Martina Hingis and Lindsay Davenport will renew their on-court rivalry on Sunday as the world's top two women's tennis players face each other in the final of the Swisscom Challenge.This content was published on October 14, 2000 - 17:02
Martina Hingis and Lindsay Davenport will renew their on-court rivalry on Sunday as the world's top two women's tennis players face each other in the final of the Swisscom Challenge.
Neither player had much difficulty in Saturday's semi-finals. Hingis beat Jennifer Capriati 6-3, 6-2, while Davenport enjoyed a 6-2, 6-1 win over Barbara Schett.
The match between Hingis and Capriati was close to begin with. Hingis drew first blood, breaking her opponent's serve in the fourth game to lead 3-1. But the American former child prodigy responded well, breaking Hingis in the very next game before levelling the score at 3-3.
The set was decided in a long drawn-out eighth game. After successfully defending two break points on her own serve, Capriati finally capitulated with a double fault. Serving for the set, Hingis herself then faced a break point but held on to take the opening set 6-3.
The Swiss star shone brighter in the second set, although the ease with which she won it owed more than a little to some mental lapses on Capriati's part. The American was broken three times in all, conceding two of the games in question with double faults.
After the match Hingis said she was suffering from a slight cold, and had been glad to get the semi-final over with quickly. Blaming the cold on the recent bad weather, Hingis insisted that it wouldn't affect her performance on Sunday.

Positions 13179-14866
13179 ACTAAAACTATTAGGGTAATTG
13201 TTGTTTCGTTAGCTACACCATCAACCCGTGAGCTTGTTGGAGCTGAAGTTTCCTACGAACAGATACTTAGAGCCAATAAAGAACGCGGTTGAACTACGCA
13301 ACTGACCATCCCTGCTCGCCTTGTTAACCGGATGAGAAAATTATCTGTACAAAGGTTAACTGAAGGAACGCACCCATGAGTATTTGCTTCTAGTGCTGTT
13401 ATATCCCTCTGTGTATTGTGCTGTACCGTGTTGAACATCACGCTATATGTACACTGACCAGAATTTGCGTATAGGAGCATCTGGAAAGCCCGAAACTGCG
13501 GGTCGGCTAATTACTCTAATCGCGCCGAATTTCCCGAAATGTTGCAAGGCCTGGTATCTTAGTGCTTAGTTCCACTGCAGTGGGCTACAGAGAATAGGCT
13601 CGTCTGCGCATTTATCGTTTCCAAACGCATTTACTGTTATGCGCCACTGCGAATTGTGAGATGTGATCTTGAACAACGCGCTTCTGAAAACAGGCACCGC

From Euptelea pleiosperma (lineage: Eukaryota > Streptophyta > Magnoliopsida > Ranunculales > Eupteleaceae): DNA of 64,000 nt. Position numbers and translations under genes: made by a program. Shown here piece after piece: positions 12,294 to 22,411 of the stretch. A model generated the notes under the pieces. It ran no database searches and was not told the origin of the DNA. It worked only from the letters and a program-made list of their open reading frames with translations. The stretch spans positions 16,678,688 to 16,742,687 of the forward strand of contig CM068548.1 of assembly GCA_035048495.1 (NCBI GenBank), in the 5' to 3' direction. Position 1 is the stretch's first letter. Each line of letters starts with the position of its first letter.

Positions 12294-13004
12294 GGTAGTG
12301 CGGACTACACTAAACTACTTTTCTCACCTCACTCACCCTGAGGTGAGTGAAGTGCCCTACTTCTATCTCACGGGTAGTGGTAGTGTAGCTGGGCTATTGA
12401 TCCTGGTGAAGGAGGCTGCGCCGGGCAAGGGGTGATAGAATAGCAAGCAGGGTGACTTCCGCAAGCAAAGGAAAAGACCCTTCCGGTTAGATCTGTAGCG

"On the court I feel fine, because I can sweat the cold out. As long as I'm sweating, it's okay."
The sight of Lindsay Davenport on the other side of the net should be enough to get the Swiss player sweating on Sunday. The American is one of the few players on the tour to boast a superior record in head to head encounters with Hingis.
Looking back on her 11 victories and eight defeats against Hingis, Davenport said she was feeling confident about Sunday's match, but said that the Swiss player's home advantage could play a part.
"We've never played each other here in Switzerland," Davenport pointed out. "In fact we've rarely played each other in Europe.
"The crowd will definitely be behind her, and she'll be keen to win one of the few tournaments that she hasn't won yet. But I'll be trying just as hard not to lose to her."
For Hingis Sunday will be her third appearance in a Kloten final, following her 1996 defeat to Jana Novotna and last year's loss to Venus Williams.
While Hingis can no doubt rely on strong home support, Davenport will be able to draw on a great winning record in Switzerland. The American has never lost at Kloten, winning the singles title in both her previous visits (1996 and 1997).
Including her two successful appearances at the Lucerne clay tournament, Davenport is now unbeaten in 20 matches on Swiss soil and is showing little desire of surrendering that sequence on Sunday.
by Mark Ledsom
This article was automatically imported from our old content management system. If you see any display errors, please let us know: email@example.com